It looks like Catch.com was free, based on this quote "Users there are already lamenting the loss, begging Catch.com to reconsider, or release a paid version." So what really did you expect? Evernote was beating the hell out of Catch based on all free market measures, so the outcome there is pretty much guaranteed.

Re:Why You Shouldn't Trust the Cloud (2)

blackraven14250 (902843) | about 10 months ago | (#45247877)

Except, these guys are absolutely not doing the same thing Catch did to you. First, they're announcing it months in advance. Second, they're making it cost nothing for users for the months leading up to the shutdown. Finally, they're providing an export tool well in advance.

Massofass, BeaucoupPatout, Tons-O-Buns... (1)

Hognoxious (631665) | about 10 months ago | (#45245771)

Manymoon? Was Bunchabutts [motherblogger.ca] already taken?

Finally, a release! (0)

Anonymous Coward | about 10 months ago | (#45246417)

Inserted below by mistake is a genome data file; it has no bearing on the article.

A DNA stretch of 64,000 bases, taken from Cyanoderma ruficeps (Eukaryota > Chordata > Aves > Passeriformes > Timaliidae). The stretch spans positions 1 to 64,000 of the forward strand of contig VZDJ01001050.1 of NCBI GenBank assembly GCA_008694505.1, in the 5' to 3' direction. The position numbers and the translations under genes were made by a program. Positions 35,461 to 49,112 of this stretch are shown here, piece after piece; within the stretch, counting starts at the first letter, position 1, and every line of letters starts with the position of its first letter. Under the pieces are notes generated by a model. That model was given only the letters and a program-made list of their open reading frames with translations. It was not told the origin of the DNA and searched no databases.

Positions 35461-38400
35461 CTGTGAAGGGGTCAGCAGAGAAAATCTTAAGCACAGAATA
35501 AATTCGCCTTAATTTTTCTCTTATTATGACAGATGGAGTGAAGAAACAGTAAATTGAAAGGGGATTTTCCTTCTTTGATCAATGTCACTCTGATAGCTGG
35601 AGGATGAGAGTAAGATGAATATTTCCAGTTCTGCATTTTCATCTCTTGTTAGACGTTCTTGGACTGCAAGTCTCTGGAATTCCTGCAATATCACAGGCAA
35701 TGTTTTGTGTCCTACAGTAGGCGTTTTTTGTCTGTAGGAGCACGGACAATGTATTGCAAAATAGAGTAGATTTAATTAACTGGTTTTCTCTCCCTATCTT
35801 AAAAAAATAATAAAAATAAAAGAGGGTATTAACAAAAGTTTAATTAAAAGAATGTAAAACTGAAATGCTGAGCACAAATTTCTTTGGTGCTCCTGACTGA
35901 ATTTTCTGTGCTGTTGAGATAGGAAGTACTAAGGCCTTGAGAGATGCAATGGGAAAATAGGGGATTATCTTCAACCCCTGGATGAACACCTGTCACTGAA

Do is Done!!

Oracle & MySQL? (1)

upside (574799) | about 10 months ago | (#45247431)

Could it be they plan to offer a more expensive service?

so (0)

abdelkhabir94 (3410203) | about 10 months ago | (#45252579)

which synced notes written in a little app called AK Notepad. Not the end of the world, but intensely irritating when it just stopped working one day and all data disappeared. And when they were too scummy to leave some way of downloading user data after a month or so. jason bond picks review [youtube.com]

many kinds of windows 7 keys online sale (-1)

Anonymous Coward | about 10 months ago | (#45256799)

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Big guys, weird maneuvers (0)

Anonymous Coward | about 10 months ago | (#45258107)

These things happen more and more often. I was working for a software company (backup software) and our product has been acquired by a big company. Prior to that , we had a decent amount of happy customers, and we took good care of them. After the acquisition, the "big guy" closed the product because it didn't make enough money (for their standards, obviously). And who cares about the customers left behind?
At least do.com is offering enough time to look for alternatives, and there are plenty to choose from. One I would recommend (pretty similar in functionality and UI) would be Paymo. Those who are interested can find out more here: http://bit.ly/HlxzHY

Cheers, and if you have better alternatives, please let everybody know!